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Arts & crafts


(18 Posts)
Aka Sat 05-Oct-13 15:18:22

The pattern says 'continue knitting without decreasing until armhole measures 14cms.

Do I measure round the armhole or across the armhole or what? confused

Bez Sat 05-Oct-13 15:25:03

From where you cast off or started the armhole and measure straight up - easiest if you can put it on a flat surface to measure. I often push a knitting needle in a straight line across the work to have a base line and then you can measure up in a straight line more easily.

Aka Sat 05-Oct-13 15:31:52

Thank you Bez smile where else could I get this sort of help so quickly. None of my friends knit and when I tried to ask MiL (a great knitter in her time) she said to use a bigger needle!!!

Agus Sat 05-Oct-13 15:53:47

I'm almost finished knitting a sleeping bag for GD2s dolly. GD has asked me to have it finished for the wintergrin

Aka Sat 05-Oct-13 16:08:33

That's a lovely idea. Did you use a pattern or make it up yourself? I'm knitting one of those little crossover cardigans for GD's 4th birthday later this month as she's just started dancing class. She shows no aptitude at all but loves it hmm

Agus Sat 05-Oct-13 16:23:01

Aka' I made the mistake of showing both GDs aged 8 and 4,a Wendy pattern book full of patterns for dollies. They have asked me to knit everything in the book, outfits for each of their dollies!!

I am teaching the 8yr old to knit and the younger one has a small pair of needles, big ball of wool and what looks like spaghetti on her lapgrin

Doesn't matter if your GD has no aptitude for dancing per se, as long as she has fun.

Aka Sat 05-Oct-13 16:28:20

My 7-year old GS wants me to knit some clothes for his doll. OK I'm fine with that, aren't I?

At least GD1 will look the part Agus.

I did wonder about teaching her to knit when she's older, but wonder if I should offer GS1 the same oprtunity. Trouble is, if he says yes, my SiL may not be too happy. He wasn't overjoyed with the doll I bought him (he keeps it at my house) when his baby brother was born.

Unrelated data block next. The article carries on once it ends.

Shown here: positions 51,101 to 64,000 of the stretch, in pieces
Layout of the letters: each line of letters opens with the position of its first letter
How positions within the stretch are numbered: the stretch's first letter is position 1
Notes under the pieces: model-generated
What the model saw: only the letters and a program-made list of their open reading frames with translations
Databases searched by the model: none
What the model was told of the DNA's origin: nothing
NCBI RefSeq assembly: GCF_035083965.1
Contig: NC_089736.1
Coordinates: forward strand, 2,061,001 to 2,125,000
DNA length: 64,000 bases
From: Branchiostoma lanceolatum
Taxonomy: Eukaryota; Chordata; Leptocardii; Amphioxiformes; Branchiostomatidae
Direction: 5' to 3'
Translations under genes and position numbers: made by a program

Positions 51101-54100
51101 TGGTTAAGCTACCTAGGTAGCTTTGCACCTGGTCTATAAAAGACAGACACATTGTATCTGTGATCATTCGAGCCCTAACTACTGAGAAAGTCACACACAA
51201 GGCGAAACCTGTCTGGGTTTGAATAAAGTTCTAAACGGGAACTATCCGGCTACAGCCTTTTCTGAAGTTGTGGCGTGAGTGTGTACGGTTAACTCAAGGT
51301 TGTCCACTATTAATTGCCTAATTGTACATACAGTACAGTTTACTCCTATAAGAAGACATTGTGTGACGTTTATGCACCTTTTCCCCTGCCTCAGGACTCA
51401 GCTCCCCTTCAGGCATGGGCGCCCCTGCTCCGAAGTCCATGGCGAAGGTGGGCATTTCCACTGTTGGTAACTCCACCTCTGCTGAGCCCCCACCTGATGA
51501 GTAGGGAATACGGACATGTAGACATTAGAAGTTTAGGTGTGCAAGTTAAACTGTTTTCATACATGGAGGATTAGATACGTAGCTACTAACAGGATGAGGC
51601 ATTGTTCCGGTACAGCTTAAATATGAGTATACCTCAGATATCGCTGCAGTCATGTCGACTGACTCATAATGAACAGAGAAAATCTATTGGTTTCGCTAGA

Agus Sat 05-Oct-13 20:28:44

My Granny taught me how to knit but we were also, aged 7, taught at school. Girls and boys. That was in the 50's! Knitting socks no less.
DH proudly did a couple of rows of DD1s first cardi. That was his limit.

My uncle took up knitting when he retired and made a beautiful shawl for our first born DD.

Tell SiL,knitting isn't a gender changing pastime.grin.

Maybe find out what your daughter thinks of the idea.

annodomini Sat 05-Oct-13 20:56:00

Aka, my DS1 knitted a stripey scarf for his teddy which was the limit of his achievement. He must have been about 5 at the time and as far as I know hasn't knitted since.

Stansgran Sat 05-Oct-13 21:01:57

My maternal GM disapproved of me wanting to knit. It's men's work. Her family was from the Shetlands.i doubt if it is the same now

Agus Sat 05-Oct-13 21:25:48

I've never heard about any Shetland men knitting. The men were always out at sea to make a living through fishing. The women cared for the crops, brought in the peat and started knitting when they had any free time with wool they took from the sheep they tended.

Hebs Sat 05-Oct-13 21:30:57

Men still knit in the hebrides

glassortwo Sat 05-Oct-13 23:02:47

I have just started DGD aged 5yrs French knitting, she is loving it, onto knitting next I think.

Hebs Sat 05-Oct-13 23:16:29

We used to use an old cotton reel with 4 nails knocked in, Its lovely that its still being done

glassortwo Sat 05-Oct-13 23:44:45

hebridean I bought a set from shhhhh that online store Am****, I got a set with a doll and a few small balls of wool for around £5.

Hebs Sat 05-Oct-13 23:54:11

That is so lovely, the joy of when it comes out the hole at the bottom with a bit of tugging, enjoy, and when you change colour and wait for it to appear, I have had a drink but Thanks for bring back lovely memories

glassortwo Sat 05-Oct-13 23:59:56

DGD dropped a few loops, but we soon had that sorted, and her face as to popped out of the bottom was priceless.

PRINTMISS Sun 06-Oct-13 07:55:59

When I was young (a long time ago!) I had a red 'pixie' hat which was my pride and joy, because my dad had knitted it for me. It was basically a scarf folded in half and stitched half way down, to form a hat. Quite a bit later than that I took part in a charity 'knit in' - we sat and knitted squares for 2 hours, and were asked to get sponsors for how many squares we knitted, the squares being used for blankets and the cash for charity. Sorry - wandered off the point there! A gentleman joined the ladies - much to everyone's amusement, but he did extremely well. Men shoud try it instead of kicking each other on the football pitch.